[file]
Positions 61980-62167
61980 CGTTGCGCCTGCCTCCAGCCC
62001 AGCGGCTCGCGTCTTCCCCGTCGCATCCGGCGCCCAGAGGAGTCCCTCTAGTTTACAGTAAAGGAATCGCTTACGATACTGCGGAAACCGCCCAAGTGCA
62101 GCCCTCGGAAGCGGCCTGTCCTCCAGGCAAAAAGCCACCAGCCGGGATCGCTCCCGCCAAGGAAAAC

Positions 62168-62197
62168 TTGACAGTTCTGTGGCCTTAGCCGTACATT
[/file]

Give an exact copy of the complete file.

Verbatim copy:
Positions 61980-62167
61980 CGTTGCGCCTGCCTCCAGCCC
62001 AGCGGCTCGCGTCTTCCCCGTCGCATCCGGCGCCCAGAGGAGTCCCTCTAGTTTACAGTAAAGGAATCGCTTACGATACTGCGGAAACCGCCCAAGTGCA
62101 GCCCTCGGAAGCGGCCTGTCCTCCAGGCAAAAAGCCACCAGCCGGGATCGCTCCCGCCAAGGAAAAC

Positions 62168-62197
62168 TTGACAGTTCTGTGGCCTTAGCCGTACATT